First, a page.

tivities because some expenditures fell outside of the disclo-
sure requirements (eg, small outlays and certain indirect ex-
penses, such as investments in buildings and infrastructure).
Second, there were inconsistencies among companies in the
reporting of lobbying expenditures, which made it difficult to
ensure the comparability of figures. Organizations in the phar-
maceutical and health product industry report federal lobby-
ing incomes or expenditures to the Senate Office of Public Rec-
ords through 1 of 3 filing methods.
23
The first 2 methods adhere
to the definition of lobbying in the Internal Revenue Code (1
method for for-profit groups and 1 for nonprofit groups),
43,44
whereas the third method follows the definition in the Lobby-
ing Disclosure Act of 1995.
45
The 2 filing methods based on the
Internal Revenue Code definition require filers todisclose state
and grassroots lobbying costs alongside federal lobbying costs,
whereas the other method does not. Moreover, the Lobbying Dis-
closure Act of 1995 definition covers a larger number of public
officials than the definition in the Internal Revenue Code.
Third, in any given year, the Center for ResponsivePolitics
23
and the National Institute on Money in Politics
24
were unable
to categorize approximately 30% and 15%, respectively,of dol-
lars spent on campaign contributions from individuals by in-
dustry because of lack of information. Thus, contributions at
both state and federal levels may have been underestimated
for the pharmaceutical and health product industry.
24,46
The
2 organizations categorize contributions from individual do-
nors based on self-reported employment information.
Fourth, ata state level, data on lobbying expenditures were
excluded from this analysis owing to unavailability, and data
on campaign contributions from 1999 to 2002 were likely un-
derestimated because of incomplete reporting. Also, state-
level data on campaign contributions excluded independent
spending (ie, money spent on communications with the pub-
lic by individuals or organizations that operated indepen-
dently of and not in coordination with candidates’ commit-
tees). This included spending on direct advocacy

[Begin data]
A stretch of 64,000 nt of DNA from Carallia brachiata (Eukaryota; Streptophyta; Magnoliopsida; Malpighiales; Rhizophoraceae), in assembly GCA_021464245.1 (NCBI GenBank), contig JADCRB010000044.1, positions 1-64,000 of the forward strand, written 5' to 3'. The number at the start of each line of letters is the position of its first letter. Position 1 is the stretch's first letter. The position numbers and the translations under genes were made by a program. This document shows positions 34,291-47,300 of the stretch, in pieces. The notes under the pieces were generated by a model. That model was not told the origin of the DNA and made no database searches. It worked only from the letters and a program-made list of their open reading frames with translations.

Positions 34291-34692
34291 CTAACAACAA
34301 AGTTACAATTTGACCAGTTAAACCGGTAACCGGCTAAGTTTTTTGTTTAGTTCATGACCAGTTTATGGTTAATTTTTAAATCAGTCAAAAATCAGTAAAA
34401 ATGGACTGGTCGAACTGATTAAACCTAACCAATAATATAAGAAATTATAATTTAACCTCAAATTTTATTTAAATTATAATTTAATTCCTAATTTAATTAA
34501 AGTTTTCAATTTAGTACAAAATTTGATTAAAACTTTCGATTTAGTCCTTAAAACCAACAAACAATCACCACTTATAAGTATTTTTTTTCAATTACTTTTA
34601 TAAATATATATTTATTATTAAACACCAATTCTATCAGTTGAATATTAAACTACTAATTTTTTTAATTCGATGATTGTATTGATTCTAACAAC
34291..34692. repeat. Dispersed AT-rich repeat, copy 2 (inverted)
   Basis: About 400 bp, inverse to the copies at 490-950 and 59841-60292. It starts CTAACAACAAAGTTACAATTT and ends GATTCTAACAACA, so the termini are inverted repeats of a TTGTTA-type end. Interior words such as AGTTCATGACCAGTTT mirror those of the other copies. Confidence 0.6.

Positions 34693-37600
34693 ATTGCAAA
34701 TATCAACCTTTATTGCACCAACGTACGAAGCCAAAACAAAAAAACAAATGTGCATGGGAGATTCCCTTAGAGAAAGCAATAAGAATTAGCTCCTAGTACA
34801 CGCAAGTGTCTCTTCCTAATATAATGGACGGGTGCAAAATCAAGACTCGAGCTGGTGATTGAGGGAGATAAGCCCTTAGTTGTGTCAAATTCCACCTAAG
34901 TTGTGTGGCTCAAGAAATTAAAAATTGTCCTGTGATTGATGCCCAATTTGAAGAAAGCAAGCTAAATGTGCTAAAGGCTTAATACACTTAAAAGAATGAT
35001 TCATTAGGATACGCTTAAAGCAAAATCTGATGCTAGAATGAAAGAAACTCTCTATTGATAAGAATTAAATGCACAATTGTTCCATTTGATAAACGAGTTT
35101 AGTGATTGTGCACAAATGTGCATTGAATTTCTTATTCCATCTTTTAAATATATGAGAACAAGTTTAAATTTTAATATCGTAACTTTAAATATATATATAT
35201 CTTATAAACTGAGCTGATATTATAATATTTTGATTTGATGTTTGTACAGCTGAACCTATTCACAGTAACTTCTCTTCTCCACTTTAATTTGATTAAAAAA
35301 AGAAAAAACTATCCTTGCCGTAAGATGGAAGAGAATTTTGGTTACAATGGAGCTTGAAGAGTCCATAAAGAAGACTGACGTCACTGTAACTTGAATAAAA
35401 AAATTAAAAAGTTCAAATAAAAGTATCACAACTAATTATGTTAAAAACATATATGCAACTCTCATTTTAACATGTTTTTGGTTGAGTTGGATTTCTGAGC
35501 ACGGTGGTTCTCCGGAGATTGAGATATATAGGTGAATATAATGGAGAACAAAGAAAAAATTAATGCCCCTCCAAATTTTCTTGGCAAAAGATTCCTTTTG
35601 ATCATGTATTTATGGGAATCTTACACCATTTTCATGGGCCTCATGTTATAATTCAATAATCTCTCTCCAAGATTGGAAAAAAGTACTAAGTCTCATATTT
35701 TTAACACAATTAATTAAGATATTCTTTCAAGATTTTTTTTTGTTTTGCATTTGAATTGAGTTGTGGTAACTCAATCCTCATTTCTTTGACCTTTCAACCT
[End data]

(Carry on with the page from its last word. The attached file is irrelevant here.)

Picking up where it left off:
communications (ie, “a communication, such as a website,
newspaper, TV or direct mail advertisement thatexpressly ad-
vocates the election or defeat of a clearly identified
candidate”
47
), electioneering communications (ie, “any broad-
cast, cable or satellite communication that refers to a clearly
identified…candidate, is publicly distributed within 30 days
of a primary or 60 days of a general election and is targeted to
the relevant electorate”
48
), and internal communications tar-
geted to members of a union or organization. Legal defini-
tions of each type of communication vary among states.
Fifth, the federal-level data only reflected campaign con-
tributions to outside spending groups registered with the Fed-
eral Election Commission; this excluded contributions to out-
side spending groups that report to the Internal Revenue
Service (eg, so-called 527 organizations, which can engage in
electioneering communications). The federal-level data on
campaign contributions also excluded direct advocacy com-
munications paid for by corporations out of their own trea-
suries, which became legal following the ruling in the 2010 Su-
preme Court case of Citizens United v Federal Election
Commission
26
; direct advocacy communications are referred
to as independent expenditures in federal campaign finance
regulations.
Conclusions
From 1999 to 2018, the pharmaceutical and health product in-
dustry spent large sums of money on lobbying and campaign
contributions to influence legislative and election outcomes.